Graeme Newell

how new customer relationships can turn a big business into a social business

Big Business Can Be Social Business

Everyone knows the millennial generation is shaking things up and changing the way many companies do business. In many cases, their buying habits are teaching large companies to focus on being a social business. One example is in sports ads and how they have changed over time. In the past, these ads focused on being competitive and winning at any cost. Nike shoes or Reebok clothing could help you crush the other team every time. The focus was on “you,” never on “we.”

But sports are not always a solo effort. Millennial customers want to win, but they want to do it together. Today’s sports ads focus on community and how the joy of sports can help people connect with one another, not tear each other down. For example, in one Nike commercial, Lebron James gives the rest of the Cleveland Cavaliers a pep talk on how everything they do is for the city and their fans. By buying Nike products, you don’t just improve your own athletic performance. You become part of a team.

What Winning Means

Advertisers, in an effort to win over younger consumers, have changed the very definition of winning. This is how millennials are redefining the entire customer relationship. Even solo sports can help people become part of a group when they take up the sport along with other, more experienced partners and mentors. These are all values that a social business holds dear.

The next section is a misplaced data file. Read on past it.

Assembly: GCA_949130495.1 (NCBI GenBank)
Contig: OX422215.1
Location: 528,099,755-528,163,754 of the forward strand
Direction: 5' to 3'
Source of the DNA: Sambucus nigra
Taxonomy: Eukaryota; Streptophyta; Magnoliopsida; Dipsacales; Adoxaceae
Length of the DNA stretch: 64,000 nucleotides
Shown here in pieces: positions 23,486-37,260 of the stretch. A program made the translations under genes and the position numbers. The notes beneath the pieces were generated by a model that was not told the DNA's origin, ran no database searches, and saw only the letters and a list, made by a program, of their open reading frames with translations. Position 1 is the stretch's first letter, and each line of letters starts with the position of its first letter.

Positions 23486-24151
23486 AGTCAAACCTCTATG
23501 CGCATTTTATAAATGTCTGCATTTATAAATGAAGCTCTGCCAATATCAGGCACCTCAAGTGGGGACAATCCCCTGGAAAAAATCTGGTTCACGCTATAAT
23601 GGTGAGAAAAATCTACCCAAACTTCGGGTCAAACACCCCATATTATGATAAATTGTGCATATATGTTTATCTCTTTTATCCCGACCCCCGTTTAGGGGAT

Outdoor companies, like Timberland, have traded in their old business models for newer, more cooperative ones, similar to those of a social business. The outdoor clothing company recruits and hires people based on their commitment to service. Smart hiring decisions and opportunities for employees to give back lead to a more loyal staff. Patagonia, also a maker of outdoor apparel, encourages women to take up skiing together and share adventures. Each company focuses on helping like-minded people share and connect. Instead of just being a brand, these brands become communities.

Adding It All Up

What about your brand? Is it a community, and are you engaged in helping people with similar interests come together? To learn more about how you can modify your business model to promote togetherness, connect with Graeme using the links at the end of the video above. He can show you how to become a social business or just incorporate social business principles into your day to day tasks.

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Check out Graeme's latest book called "Red Goldfish"

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